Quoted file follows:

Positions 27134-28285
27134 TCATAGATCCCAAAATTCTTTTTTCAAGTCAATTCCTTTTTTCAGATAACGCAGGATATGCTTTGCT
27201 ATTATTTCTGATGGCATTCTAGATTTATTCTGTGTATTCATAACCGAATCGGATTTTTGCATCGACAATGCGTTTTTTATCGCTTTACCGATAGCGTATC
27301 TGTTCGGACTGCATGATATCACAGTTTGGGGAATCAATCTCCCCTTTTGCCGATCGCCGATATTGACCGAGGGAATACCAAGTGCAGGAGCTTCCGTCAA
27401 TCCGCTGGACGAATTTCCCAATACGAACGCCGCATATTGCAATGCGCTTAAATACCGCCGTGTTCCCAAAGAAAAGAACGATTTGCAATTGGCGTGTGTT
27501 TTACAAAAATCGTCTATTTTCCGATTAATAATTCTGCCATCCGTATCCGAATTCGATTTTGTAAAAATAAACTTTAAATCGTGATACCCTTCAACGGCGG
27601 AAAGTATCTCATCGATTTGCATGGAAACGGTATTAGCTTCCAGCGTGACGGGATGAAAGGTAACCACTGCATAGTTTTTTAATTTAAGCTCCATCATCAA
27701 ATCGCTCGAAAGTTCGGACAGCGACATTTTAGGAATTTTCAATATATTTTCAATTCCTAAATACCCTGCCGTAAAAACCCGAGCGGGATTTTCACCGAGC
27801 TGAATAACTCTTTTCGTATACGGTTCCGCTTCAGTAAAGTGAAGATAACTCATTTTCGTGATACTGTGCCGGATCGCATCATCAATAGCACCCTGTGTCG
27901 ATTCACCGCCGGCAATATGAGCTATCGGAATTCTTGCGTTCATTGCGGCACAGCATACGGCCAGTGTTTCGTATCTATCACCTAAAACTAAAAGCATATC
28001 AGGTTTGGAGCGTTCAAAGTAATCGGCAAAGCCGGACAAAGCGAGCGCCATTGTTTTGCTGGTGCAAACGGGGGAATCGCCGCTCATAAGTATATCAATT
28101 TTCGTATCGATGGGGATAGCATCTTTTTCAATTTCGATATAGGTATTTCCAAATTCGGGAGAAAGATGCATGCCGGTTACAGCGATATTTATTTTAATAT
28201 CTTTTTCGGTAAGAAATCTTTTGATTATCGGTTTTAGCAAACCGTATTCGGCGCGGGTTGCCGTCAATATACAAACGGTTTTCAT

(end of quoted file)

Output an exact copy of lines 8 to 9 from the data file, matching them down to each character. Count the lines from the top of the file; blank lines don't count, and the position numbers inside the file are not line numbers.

27701 ATCGCTCGAAAGTTCGGACAGCGACATTTTAGGAATTTTCAATATATTTTCAATTCCTAAATACCCTGCCGTAAAAACCCGAGCGGGATTTTCACCGAGC
27801 TGAATAACTCTTTTCGTATACGGTTCCGCTTCAGTAAAGTGAAGATAACTCATTTTCGTGATACTGTGCCGGATCGCATCATCAATAGCACCCTGTGTCG